Then and Now


The interesting thing about history is it can show us where we have come from and often puts modern day events into perspective. When history is forgotten or not known we have the prospect of everything appearing new, with little concept that it has probably happened before, and we could learn from it.

This seems to be happening a bit in Rugby League lately, as time marches on and achievements and events from before the game expanded into a national competition are starting to be forgotten or lost in time. An example of this follows the recent highlighting of Wayne Bennett’s wonderful coaching career since 1987. 

Most scribes talk about Wayne Bennet’s coaching career starting in 1987, because that was when he became known outside of Queensland by moving to Canberra as co-coach of the club in what was then the NSW rugby league. 

Historically though, his coaching career started well before 1987.

Wayne’s playing career spanned the late 1960s to 1970s with clubs Toowoomba All Whites, from where he played for Queensland and Australia in 1971, then to Brisbane Brothers and Brisbane Souths, and most of this time he was a full time Police Officer.

Then in 1976, while stationed in Ipswich, he started coaching in the local league. He then went on to coach at the Police Academy and in the old Brisbane Rugby League with two of his former clubs, Brisbane Brothers and Brisbane Souths.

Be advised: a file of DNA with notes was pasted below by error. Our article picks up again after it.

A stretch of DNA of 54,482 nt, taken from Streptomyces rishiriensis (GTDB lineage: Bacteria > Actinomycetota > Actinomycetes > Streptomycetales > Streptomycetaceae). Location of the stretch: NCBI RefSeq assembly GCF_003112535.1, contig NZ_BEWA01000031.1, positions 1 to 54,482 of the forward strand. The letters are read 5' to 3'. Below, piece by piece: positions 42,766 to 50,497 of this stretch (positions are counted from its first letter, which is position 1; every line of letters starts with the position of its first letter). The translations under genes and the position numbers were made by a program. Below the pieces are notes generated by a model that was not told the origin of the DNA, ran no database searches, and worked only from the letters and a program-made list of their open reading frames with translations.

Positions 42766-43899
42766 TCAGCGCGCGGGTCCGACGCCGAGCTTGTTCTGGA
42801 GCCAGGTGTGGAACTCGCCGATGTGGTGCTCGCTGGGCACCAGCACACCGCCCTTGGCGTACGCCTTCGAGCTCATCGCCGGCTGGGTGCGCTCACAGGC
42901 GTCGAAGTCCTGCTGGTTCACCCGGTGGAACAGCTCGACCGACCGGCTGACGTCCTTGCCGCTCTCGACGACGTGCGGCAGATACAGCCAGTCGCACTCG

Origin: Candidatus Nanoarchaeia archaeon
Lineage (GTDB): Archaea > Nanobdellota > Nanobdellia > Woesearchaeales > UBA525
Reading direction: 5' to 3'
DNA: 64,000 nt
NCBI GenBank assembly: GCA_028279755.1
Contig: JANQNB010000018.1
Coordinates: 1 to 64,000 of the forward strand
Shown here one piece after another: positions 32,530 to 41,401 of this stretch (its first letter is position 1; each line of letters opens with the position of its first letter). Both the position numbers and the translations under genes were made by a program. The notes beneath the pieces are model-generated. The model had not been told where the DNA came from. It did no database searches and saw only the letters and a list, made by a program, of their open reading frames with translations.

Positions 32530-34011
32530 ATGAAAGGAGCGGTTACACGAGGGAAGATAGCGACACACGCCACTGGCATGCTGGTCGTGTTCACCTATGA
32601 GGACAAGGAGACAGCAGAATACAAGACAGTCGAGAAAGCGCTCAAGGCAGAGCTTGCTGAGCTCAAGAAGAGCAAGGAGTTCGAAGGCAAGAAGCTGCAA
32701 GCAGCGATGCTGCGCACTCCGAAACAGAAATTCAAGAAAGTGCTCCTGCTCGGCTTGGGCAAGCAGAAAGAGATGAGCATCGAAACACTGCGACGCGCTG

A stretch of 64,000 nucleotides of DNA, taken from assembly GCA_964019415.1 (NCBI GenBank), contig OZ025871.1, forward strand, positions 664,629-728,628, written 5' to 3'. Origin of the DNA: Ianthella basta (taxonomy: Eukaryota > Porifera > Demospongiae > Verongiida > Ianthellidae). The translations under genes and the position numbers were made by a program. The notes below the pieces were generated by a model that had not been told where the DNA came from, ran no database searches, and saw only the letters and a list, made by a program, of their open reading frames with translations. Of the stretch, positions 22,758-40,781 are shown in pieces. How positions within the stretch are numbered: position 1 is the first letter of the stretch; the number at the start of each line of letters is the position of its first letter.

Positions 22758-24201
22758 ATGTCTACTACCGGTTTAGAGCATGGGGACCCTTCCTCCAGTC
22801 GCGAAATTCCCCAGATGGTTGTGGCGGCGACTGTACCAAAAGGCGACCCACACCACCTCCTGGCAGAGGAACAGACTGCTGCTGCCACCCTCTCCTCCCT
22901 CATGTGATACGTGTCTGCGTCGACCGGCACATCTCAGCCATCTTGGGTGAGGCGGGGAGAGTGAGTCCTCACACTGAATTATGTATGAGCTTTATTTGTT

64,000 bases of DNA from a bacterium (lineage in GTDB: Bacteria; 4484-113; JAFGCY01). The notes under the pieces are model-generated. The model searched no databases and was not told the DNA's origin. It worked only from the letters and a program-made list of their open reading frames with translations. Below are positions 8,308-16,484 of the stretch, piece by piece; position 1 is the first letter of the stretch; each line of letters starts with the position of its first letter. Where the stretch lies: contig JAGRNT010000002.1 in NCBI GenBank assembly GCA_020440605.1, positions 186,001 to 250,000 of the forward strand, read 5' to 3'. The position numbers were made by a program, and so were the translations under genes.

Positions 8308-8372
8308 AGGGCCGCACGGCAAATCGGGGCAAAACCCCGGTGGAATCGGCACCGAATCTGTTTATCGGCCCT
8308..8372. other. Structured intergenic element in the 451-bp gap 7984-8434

This is where history needs to record the fact that the old Brisbane Rugby League competition featuring seven clubs was huge back in the day. For much of the competition’s history, the competing clubs were Brisbane Brothers, Redcliffe, Brisbane Souths, Brisbane Norths, Wests, Brisbane Easts, and Wynnum Manly. 

Life and times change but the achievements of these old competitions and teams should not be forgotten because they have all contributed to the game we have today.

Once the Brisbane Broncos were formed to play in an expanded national competition in 1988, the old Brisbane competition continued but effectively as a lower grade competition.

Today, we have the Super Intrust Qld Cup as the main competition below the NRL and there is plenty of history there too, because the first real Queensland Cup statewide competition started in 1982 and was known as the Qld State League. 

This competition was splayed in the early part of the season and featured teams from Toowoomba, Gold Coast, Wide Bay, Central Qld, and NQ competing against the individual Brisbane clubs playing in the Brisbane Rugby League. 

In 1982, a memorable State League match took place in Ingham between NQ and Brisbane Brothers who were coached by Wayne Bennett. The NQ side for this State League were known as the “NQ Marlins.”

Wayne, of course, went on to forge his enormously successful coaching career while one of the NQ players in that State League match played in Ingham was a teenager from Sarina called Martin Bella. 

Five years later, when Martin Bella made the Queensland State of Origin side for the first of many times, the Queensland Coach was Wayne Bennett.

While we celebrate the success of the game today, it is worthwhile remembering where we have come from and what many have achieved before today.

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